Desperately Seeking Recipe To Make A Good Mother


Angela’s 4th birthday

Today Angela turned sixteen.  She did not want any big celebration.  As a matter of fact, she had always objected to having birthday parties for herself since she was seven.  We often spent her birthday traveling, her ninth in Vancouver, her tenth in Turkey and her eleventh in Abu Dhabi.  I missed a couple of her birthdays because I was away from home working.  There were also the last two years, which she celebrated with a few of her good friends in Andover.  We were so happy that our whole family is together at home for her sweet sixteen — her coming of age.


In the desert of Abu Dhabi


On the beach of Antalya, Turkey


Girls in their hotel room in Antalya


Angela in the Grand Mosque Abu Dhabi

Over the birthday lunch, Peter and I told her that from now on she will make all the important decisions for her life.  She could bounce ideas off us and we would always listen and give her advice, but she is the ultimate decision maker.

Her first decision when she came of age was to stop playing piano.  It was a shock to me although I felt it coming in the recent months.  It broke my heart. 

Angela’s recital from two years ago

I said, “Oh, Angela, you have so much talent.  And what about the twelve years of hard work?” 

“But I never worked hard, Mommy, and I hate piano.”  She said. 

I swallowed back my tears.

My mother’s piano was taken away by the Red Guards when I was seven.  The next day, my mother sent my brother to several nearby used furniture stores to look for it.  He went with a couple of his friends and came back to tell us how congested the stores were with hundreds of pianos and  people looking either for their own pianos or a steal.  But he didn’t see my mother’s piano.  When my mother retired, she bought a piano and began playing again.  In her 70s, she won first place in a piano contest for seniors  in Shanghai.  My mother has been an exceptional  neuropharmacologist all her life, but the piano is her companion in old age, along with my father of course.  Whenever I visit her in Shanghai I would sit by her when she practiced and wish that I could play.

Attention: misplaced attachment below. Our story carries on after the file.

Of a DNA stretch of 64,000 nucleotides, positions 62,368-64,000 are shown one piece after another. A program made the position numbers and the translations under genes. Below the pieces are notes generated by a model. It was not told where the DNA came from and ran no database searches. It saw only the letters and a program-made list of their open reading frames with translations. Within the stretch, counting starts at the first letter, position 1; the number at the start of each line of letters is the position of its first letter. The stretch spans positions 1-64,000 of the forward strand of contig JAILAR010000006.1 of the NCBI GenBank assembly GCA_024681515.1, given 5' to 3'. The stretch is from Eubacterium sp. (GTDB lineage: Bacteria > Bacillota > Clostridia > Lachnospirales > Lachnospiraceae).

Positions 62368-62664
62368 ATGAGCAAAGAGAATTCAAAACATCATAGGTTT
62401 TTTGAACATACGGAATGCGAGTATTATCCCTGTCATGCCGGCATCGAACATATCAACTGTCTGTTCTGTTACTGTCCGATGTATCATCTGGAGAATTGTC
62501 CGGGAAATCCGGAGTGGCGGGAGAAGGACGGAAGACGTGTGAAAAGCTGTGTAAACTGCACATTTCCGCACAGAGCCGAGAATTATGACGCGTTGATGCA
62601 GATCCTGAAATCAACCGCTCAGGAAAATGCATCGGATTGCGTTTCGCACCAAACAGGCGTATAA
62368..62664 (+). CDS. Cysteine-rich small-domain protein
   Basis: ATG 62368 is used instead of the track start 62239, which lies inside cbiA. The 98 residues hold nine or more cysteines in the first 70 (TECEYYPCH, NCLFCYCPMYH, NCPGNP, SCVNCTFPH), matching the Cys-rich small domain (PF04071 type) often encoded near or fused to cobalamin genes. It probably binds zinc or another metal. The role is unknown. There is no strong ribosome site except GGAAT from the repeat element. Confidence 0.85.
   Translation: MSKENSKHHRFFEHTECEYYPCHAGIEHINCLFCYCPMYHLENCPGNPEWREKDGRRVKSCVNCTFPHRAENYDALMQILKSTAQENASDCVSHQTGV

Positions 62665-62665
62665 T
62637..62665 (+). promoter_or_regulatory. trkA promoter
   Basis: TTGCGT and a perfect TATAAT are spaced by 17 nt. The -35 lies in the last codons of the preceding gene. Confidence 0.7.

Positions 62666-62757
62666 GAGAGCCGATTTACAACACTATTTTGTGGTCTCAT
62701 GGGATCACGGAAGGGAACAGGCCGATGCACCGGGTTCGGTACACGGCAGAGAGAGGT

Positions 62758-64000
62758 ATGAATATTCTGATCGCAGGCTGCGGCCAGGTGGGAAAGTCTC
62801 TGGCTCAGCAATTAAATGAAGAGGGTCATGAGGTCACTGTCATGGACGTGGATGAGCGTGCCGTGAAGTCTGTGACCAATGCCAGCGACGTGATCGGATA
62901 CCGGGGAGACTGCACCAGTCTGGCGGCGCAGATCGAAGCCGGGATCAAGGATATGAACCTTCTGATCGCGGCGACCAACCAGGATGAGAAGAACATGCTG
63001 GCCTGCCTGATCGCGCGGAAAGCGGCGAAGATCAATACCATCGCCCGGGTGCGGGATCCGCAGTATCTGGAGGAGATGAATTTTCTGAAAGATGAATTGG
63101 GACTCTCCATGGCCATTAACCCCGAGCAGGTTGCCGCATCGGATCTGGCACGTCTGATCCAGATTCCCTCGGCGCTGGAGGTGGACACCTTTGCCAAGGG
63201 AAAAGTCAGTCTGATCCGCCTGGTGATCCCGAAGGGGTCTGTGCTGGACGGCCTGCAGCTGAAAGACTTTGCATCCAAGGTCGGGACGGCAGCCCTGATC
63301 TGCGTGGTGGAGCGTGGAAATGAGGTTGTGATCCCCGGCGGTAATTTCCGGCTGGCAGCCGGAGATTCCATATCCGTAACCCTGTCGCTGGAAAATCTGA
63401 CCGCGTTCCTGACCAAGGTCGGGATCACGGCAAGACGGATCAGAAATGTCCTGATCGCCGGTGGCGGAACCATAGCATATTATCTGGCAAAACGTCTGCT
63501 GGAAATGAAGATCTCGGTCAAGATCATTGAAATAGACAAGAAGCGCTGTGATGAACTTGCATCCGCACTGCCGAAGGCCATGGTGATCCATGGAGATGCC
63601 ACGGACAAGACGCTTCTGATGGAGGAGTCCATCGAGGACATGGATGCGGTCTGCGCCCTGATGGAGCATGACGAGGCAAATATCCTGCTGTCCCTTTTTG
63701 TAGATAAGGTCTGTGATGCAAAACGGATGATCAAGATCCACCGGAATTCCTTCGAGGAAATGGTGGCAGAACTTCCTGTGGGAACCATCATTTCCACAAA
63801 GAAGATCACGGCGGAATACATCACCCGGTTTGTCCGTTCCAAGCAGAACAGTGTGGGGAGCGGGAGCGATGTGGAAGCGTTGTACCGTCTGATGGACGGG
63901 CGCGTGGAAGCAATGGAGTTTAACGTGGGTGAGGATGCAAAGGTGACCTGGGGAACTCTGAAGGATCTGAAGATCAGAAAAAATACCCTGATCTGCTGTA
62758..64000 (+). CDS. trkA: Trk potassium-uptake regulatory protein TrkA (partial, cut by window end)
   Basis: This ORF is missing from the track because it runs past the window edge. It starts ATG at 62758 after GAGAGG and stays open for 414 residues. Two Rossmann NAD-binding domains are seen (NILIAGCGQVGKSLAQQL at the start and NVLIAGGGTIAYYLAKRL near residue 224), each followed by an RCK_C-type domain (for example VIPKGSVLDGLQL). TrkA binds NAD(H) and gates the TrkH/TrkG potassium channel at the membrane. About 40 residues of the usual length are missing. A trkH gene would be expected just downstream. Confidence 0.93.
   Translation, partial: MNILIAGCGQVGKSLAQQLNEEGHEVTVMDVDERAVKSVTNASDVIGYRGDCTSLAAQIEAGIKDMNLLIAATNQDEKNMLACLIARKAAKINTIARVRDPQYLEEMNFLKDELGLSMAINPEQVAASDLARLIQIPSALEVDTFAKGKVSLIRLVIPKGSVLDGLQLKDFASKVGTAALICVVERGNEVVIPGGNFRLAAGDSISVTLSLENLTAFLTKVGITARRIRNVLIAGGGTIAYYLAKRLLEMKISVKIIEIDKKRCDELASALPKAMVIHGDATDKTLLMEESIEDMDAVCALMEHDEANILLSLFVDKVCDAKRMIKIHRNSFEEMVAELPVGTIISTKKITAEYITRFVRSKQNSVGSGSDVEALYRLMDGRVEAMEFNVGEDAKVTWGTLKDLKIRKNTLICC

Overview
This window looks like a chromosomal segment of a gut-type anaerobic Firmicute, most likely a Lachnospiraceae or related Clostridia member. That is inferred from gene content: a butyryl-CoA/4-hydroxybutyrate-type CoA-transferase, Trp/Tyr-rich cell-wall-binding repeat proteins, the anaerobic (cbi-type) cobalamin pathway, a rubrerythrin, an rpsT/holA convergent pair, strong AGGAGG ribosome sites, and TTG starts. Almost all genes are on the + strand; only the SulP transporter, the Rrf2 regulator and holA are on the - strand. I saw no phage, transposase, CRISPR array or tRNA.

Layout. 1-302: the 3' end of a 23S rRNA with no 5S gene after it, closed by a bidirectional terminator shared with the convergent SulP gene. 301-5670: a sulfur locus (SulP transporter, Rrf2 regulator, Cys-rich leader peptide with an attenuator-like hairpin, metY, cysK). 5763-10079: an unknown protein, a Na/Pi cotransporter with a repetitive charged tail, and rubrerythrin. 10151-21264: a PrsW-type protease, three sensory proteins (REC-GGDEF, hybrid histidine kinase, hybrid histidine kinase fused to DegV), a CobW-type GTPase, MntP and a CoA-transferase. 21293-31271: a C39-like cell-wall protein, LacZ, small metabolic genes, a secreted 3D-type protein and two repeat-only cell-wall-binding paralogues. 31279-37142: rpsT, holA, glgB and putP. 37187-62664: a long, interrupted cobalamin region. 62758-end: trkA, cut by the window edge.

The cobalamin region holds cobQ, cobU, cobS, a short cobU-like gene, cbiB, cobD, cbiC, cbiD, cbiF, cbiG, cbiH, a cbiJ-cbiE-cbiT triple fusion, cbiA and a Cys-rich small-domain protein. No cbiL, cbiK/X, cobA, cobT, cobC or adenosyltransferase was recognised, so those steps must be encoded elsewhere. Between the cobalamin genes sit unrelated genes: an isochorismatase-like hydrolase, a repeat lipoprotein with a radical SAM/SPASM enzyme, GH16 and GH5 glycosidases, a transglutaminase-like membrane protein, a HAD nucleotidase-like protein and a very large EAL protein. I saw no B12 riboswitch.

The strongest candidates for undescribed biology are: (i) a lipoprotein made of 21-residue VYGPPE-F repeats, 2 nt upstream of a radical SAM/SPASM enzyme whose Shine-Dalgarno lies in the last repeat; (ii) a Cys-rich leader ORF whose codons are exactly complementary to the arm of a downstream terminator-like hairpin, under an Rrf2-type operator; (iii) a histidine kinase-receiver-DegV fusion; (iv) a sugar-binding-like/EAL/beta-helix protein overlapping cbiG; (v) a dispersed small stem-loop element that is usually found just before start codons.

My 80-year-old mother playing piano


My mother on the balcony in our Shanghai house


My family in Shanghai

Playing piano, I suppose, is an unrealized dream of mine since childhood.  And for the past twelve years I lived my dream through my children. But I also believed that it was important for my children to be cultivated in music, to learn discipline through practice and to own a skill that takes hard work.

But this is her life.  And she is sixteen.  Isn’t everything that we do as parents for their eventual independence?  I read somewhere in sociology that from day one, the parent-children relationship is the only one in which the ultimate goal is to achieve separation.  I thought of my own mother, thousands of miles away, missing me.  I don’t know if she knows that I miss her very much too, and even at my age I can’t imagine life without her.

Sweet Sixteen.  My baby is growing her wings and getting ready to fly away.



It was a day full of tender moments as we sat together and reminisced on Angela stories and watched seemingly endless frames of videos.  We laughed until tears came out.  Below is a poem she wrote when she was eight.  I guess I should have expected then what I learned today.